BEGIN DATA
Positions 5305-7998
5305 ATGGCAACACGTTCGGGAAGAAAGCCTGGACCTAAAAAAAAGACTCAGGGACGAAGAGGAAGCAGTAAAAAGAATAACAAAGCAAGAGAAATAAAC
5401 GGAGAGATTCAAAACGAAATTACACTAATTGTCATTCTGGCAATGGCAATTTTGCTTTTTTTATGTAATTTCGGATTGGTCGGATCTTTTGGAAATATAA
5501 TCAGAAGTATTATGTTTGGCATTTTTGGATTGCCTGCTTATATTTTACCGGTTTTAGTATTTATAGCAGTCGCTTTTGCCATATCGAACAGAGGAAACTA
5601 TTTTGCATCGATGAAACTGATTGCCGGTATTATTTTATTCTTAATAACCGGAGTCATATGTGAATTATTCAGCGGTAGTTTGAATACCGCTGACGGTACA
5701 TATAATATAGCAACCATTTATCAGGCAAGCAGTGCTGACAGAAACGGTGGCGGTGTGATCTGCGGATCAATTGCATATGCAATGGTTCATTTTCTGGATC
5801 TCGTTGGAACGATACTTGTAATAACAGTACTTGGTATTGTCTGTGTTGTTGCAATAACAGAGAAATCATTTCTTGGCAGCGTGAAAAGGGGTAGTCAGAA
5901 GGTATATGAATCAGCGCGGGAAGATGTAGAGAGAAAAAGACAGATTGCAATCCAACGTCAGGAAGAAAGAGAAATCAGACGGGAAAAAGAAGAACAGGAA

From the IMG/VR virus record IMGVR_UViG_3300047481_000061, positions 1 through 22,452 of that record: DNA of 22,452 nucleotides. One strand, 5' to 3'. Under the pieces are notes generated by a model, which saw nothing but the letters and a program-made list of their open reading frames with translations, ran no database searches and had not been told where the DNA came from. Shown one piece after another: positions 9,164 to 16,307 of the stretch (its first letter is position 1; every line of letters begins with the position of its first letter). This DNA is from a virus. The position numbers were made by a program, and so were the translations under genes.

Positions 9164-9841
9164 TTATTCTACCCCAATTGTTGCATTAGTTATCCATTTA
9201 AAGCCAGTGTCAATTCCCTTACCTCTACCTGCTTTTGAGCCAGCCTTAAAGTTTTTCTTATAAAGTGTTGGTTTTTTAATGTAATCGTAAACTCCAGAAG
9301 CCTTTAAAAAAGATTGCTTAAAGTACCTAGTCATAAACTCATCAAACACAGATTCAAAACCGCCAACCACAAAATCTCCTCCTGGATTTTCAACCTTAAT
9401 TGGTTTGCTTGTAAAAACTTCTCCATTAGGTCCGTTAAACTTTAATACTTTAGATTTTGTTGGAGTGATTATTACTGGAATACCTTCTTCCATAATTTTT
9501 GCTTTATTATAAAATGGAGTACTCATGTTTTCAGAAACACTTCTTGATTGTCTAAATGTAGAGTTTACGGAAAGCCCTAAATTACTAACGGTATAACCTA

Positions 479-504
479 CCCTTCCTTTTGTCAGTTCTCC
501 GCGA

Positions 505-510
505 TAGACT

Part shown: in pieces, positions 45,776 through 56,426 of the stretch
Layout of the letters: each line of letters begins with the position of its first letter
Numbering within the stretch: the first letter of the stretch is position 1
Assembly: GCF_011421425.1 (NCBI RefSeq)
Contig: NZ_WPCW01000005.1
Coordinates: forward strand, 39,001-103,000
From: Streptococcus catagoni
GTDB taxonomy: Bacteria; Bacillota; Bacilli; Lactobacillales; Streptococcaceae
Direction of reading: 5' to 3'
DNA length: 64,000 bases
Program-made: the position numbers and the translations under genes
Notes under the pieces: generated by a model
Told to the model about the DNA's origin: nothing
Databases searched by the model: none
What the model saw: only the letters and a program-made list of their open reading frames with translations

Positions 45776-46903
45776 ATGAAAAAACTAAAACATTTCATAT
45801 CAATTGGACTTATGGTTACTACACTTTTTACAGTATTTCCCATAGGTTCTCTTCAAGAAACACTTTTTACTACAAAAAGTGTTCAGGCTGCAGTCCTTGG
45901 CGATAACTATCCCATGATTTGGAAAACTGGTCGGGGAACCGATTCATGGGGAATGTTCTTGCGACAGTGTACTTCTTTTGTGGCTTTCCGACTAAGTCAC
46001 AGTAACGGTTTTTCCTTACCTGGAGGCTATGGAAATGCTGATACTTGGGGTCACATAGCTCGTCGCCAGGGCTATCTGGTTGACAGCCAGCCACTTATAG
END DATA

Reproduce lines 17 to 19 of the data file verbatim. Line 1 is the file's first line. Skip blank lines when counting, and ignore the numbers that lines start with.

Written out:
479 CCCTTCCTTTTGTCAGTTCTCC
501 GCGA

Positions 505-510